Tax-qualified or Non-tax-qualified Long Term Care Insurance

Today’s blog post continues the series about buying long term care insurance as a strategy for planning ahead for long term care.  My post of May 22, 2014 discussed whether to buy long term care insurance at all.  My post of May 29, 2014 suggested looking for a stable, proven insurer.  My post of June 5, 2014 described how to identify a proven, stable Long Term Care insurance company.  My post of June 12, 2014 discussed the importance of protection against inflation. My post of June 19, 2014 suggested planning to use insurance to pay for four or five years of long term care.  My post of June 22, 2014 suggested a daily rate to choose when purchasing long term care insurance.  My post of July 10, 2014 advised to look carefully at the list of Activities of Daily Living that can trigger coverage from the long term care insurance policy.  My post of July 17, 2014 described the differences between a “period of time” kind of coverage and a “pile of money” kind of coverage.  My post of July 25, 2014 advised to make sure that the long term care insurance includes coverage for cognitive impairment.  The introductory post in the series on planning ahead for long term care costs appeared on May 15, 2014.

Today’s post will discuss whether to buy a tax-qualified long term care insurance policy or a non-tax-qualified long term care insurance policy.

A tax-qualified policy has, as the label implies, certain tax advantages over non-tax-qualified policies.  Premiums, or a portion of the premiums, for a tax-qualified policy can be deducted from the taxes of the policy holder if the taxpayer’s medical expenses (including the deductible amount of the long term care insurance premium) exceed the threshold amount for tax-deductibility.  (Tax deductibility of health care costs may be different now that the Affordable Care Act has gone into effect.)   The amount of premium that can be counted toward medical expenses goes up with age.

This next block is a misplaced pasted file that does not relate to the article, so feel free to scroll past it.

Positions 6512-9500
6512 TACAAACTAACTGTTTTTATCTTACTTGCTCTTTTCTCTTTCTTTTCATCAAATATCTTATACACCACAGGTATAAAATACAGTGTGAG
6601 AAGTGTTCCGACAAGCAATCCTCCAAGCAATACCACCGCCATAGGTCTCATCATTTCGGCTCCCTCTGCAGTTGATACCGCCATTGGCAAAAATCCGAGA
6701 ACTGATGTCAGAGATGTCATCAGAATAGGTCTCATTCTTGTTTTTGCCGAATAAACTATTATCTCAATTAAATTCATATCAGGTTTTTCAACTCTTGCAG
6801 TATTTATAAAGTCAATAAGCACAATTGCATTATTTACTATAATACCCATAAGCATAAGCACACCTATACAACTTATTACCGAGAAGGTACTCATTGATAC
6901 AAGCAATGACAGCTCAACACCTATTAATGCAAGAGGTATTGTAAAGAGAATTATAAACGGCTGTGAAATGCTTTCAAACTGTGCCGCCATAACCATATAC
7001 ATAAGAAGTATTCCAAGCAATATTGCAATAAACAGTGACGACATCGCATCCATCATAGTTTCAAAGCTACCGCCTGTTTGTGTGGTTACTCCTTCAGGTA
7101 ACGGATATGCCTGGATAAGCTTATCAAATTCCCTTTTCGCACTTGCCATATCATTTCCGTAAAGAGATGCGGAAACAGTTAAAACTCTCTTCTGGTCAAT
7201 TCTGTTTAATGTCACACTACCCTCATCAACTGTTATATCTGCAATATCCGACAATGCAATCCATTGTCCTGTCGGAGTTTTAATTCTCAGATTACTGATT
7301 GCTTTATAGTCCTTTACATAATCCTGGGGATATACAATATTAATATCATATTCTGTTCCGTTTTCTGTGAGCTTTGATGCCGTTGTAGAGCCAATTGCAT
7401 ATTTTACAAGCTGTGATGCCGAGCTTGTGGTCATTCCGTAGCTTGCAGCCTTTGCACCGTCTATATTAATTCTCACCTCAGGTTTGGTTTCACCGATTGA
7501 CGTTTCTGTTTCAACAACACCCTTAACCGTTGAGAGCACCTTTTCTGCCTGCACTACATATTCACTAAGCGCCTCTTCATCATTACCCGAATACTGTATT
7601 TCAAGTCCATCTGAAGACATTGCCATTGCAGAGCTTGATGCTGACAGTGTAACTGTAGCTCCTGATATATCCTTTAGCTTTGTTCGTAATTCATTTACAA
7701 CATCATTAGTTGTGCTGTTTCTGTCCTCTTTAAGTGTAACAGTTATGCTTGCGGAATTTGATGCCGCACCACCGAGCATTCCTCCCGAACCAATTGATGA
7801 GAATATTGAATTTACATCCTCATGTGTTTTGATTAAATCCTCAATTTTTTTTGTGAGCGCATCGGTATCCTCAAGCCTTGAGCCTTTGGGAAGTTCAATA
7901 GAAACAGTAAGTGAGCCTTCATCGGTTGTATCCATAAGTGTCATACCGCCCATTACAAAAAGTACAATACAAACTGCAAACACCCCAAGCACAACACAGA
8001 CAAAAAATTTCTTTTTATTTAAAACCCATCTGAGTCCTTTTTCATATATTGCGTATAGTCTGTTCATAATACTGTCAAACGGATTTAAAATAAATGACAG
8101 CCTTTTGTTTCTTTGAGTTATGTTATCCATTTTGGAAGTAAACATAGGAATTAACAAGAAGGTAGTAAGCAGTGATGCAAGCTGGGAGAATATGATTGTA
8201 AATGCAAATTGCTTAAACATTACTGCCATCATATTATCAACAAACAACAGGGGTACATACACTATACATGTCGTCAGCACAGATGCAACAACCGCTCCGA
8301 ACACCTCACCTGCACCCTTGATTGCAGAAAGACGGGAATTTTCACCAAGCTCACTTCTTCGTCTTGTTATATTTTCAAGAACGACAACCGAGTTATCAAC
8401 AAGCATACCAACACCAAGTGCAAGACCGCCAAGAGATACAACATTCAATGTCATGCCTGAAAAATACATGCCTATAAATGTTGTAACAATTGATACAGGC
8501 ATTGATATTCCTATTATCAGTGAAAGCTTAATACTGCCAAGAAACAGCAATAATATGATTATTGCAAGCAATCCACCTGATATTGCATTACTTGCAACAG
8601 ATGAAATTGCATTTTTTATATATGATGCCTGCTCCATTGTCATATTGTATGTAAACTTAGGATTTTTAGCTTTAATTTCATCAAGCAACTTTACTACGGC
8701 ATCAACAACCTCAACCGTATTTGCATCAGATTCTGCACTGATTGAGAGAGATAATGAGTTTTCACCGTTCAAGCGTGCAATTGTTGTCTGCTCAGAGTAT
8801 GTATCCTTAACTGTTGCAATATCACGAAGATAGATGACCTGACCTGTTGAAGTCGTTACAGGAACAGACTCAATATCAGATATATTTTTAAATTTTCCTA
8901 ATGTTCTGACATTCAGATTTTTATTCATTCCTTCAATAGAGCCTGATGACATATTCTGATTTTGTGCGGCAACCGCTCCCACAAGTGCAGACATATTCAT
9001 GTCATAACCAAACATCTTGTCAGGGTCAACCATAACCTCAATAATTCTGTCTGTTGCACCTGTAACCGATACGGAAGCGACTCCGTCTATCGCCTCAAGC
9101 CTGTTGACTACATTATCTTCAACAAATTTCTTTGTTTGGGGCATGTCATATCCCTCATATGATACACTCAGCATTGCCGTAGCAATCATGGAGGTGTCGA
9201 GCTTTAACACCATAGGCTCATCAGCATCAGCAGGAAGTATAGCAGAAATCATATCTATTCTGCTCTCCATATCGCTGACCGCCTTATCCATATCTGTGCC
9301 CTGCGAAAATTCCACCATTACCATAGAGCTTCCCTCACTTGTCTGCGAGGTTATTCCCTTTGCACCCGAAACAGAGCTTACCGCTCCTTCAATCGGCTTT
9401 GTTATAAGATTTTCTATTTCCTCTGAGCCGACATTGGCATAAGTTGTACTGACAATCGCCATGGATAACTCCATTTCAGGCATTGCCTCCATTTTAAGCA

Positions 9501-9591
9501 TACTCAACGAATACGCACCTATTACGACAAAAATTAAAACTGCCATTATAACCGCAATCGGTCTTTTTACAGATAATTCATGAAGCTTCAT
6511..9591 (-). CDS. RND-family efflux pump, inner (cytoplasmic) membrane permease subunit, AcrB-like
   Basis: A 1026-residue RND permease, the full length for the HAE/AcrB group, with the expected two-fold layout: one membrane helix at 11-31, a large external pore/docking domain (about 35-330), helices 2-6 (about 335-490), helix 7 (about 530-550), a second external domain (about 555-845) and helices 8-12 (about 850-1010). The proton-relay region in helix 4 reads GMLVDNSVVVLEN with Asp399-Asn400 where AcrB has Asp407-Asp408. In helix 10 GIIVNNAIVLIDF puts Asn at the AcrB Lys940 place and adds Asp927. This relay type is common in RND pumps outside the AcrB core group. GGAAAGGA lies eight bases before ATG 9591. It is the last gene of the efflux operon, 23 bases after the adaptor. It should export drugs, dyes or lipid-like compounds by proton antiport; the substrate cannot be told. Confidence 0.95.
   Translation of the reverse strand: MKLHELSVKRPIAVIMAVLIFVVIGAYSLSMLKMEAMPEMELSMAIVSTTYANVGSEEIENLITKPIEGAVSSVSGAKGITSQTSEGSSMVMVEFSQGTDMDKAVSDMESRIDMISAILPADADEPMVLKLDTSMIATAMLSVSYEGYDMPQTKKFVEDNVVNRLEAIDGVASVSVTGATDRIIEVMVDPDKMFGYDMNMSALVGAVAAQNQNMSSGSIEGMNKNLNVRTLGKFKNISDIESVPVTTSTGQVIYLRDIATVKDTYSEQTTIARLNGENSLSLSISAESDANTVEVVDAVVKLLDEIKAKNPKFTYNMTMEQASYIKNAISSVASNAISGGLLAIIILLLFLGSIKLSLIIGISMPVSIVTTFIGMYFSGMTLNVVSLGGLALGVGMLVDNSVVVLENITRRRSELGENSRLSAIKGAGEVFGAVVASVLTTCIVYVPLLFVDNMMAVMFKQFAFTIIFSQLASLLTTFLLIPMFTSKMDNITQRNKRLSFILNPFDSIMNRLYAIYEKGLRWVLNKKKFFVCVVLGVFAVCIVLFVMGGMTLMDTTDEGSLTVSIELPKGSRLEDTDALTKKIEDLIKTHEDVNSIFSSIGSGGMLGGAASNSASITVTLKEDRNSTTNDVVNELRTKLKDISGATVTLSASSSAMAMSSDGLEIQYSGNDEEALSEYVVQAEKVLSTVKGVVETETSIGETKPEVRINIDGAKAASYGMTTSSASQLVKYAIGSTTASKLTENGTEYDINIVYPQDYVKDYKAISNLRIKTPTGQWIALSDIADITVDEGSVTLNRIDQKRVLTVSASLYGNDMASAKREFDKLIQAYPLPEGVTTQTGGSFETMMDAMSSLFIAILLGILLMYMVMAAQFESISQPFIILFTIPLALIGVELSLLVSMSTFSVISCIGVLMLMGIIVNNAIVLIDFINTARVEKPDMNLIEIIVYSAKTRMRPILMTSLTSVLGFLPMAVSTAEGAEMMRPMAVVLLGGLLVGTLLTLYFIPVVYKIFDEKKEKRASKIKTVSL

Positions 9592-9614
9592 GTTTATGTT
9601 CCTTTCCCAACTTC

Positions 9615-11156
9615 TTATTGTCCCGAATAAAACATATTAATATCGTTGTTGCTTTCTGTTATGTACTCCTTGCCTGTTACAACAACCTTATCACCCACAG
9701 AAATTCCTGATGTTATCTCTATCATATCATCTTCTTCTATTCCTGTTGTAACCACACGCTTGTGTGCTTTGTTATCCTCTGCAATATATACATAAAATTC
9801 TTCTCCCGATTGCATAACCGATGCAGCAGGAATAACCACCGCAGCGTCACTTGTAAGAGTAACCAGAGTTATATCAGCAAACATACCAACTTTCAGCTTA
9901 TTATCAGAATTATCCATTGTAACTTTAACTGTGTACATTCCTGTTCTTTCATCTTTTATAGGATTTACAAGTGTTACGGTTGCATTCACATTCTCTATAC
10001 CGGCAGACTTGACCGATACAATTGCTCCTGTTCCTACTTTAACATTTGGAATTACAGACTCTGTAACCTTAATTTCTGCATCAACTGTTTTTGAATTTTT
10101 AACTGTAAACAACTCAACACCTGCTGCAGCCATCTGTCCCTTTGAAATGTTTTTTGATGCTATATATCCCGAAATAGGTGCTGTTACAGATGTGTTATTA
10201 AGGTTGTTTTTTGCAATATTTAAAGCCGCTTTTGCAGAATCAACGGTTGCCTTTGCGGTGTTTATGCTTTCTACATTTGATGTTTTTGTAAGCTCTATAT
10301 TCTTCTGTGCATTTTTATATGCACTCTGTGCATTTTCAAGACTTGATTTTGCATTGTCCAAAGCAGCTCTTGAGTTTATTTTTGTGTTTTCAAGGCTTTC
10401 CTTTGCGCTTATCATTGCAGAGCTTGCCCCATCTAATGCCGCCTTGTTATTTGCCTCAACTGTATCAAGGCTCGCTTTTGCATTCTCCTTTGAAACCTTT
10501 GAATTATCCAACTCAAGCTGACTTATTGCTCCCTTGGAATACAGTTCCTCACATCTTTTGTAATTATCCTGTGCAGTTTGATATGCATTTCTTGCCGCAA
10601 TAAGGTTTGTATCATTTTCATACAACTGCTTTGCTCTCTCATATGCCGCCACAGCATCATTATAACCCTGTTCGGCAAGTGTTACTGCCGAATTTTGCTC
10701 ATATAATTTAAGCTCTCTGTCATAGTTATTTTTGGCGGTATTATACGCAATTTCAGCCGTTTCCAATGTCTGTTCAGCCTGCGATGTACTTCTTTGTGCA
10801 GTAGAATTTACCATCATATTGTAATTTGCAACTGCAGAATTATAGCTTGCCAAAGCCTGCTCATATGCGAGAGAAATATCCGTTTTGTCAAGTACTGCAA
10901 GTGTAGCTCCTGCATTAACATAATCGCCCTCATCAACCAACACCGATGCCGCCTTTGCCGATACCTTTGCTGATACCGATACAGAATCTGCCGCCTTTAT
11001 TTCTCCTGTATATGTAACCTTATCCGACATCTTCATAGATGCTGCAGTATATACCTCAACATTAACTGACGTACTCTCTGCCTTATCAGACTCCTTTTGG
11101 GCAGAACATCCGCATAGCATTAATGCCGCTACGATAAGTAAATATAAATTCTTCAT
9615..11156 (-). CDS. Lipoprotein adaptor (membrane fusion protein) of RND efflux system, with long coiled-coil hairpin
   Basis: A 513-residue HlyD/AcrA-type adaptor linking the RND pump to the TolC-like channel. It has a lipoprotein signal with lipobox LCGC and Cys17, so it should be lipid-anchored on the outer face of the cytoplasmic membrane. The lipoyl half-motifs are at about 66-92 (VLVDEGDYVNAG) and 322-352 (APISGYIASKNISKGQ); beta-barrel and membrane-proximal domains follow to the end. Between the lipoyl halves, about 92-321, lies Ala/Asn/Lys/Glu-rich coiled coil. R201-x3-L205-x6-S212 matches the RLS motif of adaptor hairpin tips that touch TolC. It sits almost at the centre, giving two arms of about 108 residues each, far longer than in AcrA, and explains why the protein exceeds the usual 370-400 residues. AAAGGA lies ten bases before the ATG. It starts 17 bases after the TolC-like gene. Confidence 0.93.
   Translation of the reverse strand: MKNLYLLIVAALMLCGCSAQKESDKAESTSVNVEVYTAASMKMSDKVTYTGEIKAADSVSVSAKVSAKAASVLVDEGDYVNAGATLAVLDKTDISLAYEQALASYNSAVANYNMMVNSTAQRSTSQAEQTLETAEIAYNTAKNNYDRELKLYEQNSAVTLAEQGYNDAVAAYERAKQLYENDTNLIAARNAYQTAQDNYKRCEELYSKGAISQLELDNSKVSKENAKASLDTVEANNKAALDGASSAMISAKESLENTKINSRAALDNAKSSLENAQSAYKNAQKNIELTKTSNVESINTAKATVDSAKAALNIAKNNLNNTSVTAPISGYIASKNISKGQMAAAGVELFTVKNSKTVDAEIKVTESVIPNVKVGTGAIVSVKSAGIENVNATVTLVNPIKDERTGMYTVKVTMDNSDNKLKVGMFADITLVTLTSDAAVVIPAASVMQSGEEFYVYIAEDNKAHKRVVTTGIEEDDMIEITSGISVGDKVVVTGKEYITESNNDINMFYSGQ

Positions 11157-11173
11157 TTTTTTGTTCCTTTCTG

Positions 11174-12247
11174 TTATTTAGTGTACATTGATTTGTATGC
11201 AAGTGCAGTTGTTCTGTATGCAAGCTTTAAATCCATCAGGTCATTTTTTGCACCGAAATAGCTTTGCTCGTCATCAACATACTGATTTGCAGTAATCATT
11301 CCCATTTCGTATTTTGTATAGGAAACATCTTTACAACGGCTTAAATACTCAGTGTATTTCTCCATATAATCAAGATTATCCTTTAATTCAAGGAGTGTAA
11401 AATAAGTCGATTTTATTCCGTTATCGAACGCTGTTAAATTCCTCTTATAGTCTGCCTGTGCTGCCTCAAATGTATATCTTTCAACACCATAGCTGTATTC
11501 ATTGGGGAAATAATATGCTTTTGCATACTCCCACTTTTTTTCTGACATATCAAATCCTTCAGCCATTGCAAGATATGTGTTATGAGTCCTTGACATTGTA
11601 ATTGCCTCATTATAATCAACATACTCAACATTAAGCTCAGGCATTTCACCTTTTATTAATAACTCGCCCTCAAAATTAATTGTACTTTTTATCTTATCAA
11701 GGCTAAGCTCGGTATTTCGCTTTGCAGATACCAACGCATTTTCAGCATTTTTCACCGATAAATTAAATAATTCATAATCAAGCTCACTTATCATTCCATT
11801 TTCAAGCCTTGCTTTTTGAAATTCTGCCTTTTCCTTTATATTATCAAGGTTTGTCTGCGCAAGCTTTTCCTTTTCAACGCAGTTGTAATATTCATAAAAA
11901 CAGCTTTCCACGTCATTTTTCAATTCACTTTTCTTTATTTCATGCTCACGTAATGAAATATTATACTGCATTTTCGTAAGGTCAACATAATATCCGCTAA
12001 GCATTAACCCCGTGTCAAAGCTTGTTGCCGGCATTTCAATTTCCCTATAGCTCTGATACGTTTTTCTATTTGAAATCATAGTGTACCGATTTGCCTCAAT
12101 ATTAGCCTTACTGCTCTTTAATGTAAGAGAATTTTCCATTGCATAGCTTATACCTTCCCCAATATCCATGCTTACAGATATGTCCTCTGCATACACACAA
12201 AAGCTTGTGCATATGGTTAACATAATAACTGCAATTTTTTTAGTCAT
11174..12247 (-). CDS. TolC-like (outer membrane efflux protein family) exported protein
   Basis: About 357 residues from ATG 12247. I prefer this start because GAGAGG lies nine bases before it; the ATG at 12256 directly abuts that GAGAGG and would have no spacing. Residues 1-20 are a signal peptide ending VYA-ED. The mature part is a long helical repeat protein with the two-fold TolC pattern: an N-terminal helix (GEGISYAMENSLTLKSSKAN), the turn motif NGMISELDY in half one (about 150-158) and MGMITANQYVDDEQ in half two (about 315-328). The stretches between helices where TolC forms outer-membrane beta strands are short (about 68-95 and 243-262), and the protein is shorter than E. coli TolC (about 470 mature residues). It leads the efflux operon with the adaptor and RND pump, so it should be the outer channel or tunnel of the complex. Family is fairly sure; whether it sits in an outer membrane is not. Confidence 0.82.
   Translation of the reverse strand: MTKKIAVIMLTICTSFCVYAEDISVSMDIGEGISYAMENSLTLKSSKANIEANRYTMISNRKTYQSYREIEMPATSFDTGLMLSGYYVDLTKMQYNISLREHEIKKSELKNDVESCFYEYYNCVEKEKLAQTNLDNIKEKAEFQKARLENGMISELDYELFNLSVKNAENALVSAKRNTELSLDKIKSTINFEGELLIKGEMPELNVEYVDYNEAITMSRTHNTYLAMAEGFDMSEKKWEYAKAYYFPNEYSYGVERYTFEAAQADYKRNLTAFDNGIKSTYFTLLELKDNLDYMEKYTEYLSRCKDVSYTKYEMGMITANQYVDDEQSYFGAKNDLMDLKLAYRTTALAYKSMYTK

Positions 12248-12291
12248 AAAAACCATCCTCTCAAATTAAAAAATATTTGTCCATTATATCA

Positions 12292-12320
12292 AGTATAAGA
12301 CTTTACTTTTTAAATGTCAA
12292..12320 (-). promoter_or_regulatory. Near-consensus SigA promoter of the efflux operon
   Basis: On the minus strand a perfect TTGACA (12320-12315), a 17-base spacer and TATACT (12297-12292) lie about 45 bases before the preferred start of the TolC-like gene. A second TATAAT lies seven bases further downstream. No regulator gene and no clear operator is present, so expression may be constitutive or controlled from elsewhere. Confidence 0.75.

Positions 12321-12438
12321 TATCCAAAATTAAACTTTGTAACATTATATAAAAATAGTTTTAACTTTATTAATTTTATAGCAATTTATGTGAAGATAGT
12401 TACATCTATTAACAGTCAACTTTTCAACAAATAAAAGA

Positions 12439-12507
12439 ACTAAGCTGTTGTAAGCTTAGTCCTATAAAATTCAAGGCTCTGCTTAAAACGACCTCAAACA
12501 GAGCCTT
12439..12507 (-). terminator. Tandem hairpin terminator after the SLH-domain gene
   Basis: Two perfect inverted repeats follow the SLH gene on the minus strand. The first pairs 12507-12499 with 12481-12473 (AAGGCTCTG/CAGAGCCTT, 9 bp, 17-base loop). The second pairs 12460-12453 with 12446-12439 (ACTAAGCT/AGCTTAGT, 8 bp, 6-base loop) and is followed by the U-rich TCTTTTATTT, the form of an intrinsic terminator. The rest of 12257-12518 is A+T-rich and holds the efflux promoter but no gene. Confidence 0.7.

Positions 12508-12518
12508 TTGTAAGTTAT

For the self-employed, however, the premiums for a long term care policy may be deductible without regard to the type of policy.  In fact, the premiums may be deductible for the self-employed and his or her spouse as well.  (This is more a tax planning issue than a long term care insurance issue.  Please consult your tax advisor for details and proper planning.)

Likewise, the benefits paid out from a tax-qualified policy are not countable as income.  It is not clear, however, that the benefits from a non-tax-qualified policy are taxable.  The law that created tax-qualified policies (HIPAA) states that tax-qualified policy benefits are not taxable as income, but the law is silent about non-tax-qualified policies.

Whether policy benefits are counted as income may not matter, however.  If you buy long term care insurance to cover the “look back” period before qualifying for Medicaid, as suggested in my post of June 19, 2014, your giving assets to your friends and family (to protect those assets from long term care costs) should leave you with income (including the insurance proceeds) that is low enough not to worry about taxation (especially after deducting medical costs.)

There is a significant difference between the triggers for tax-qualified and non-tax-qualified policies.  (The policy trigger is the event or combination of events that causes the policy to start paying benefits.)

Tax-qualified policies must pay when the policy holder cannot perform two or more Activities of Daily Living.  Activities of Daily Living include going to the bathroom, bathing, getting in and out of bed or a chair, and other similar actions.  (Activities of Daily Living are discussed in my post of July 10, 2014.)  Tax-qualified policies must also pay if the policy holder has a cognitive impairment (such as dementia) that endangers the policy holder or others.  (Cognitive impairment coverage is discussed in my post of July 25, 2014.)

Non-tax-qualified policies may start paying benefits when the policy holder is unable to perform only one Activity of Daily Living or has a cognitive impairment that endangers the policy holder or others.  In addition, the Activities of Daily Living list for a non-tax-qualified policy may include walking, which is not generally included on tax-qualified policies.  In fact, some non-tax-qualified policies are triggered when the policy holder’s doctor determines that long-term care is needed (and do not set out any limits on how the doctor makes such a determination.)

(Note:  As mentioned in my post of July 10, 2014, make sure that bathing is one of the listed Activities of Daily Living.)

For more information, visit Jim’s website.

Jim Koewler’s mission is
“Protecting Seniors and People with Special Needs.”

For help with long term care or with planning for someone with special needs,
call Jim, or contact him through his website.

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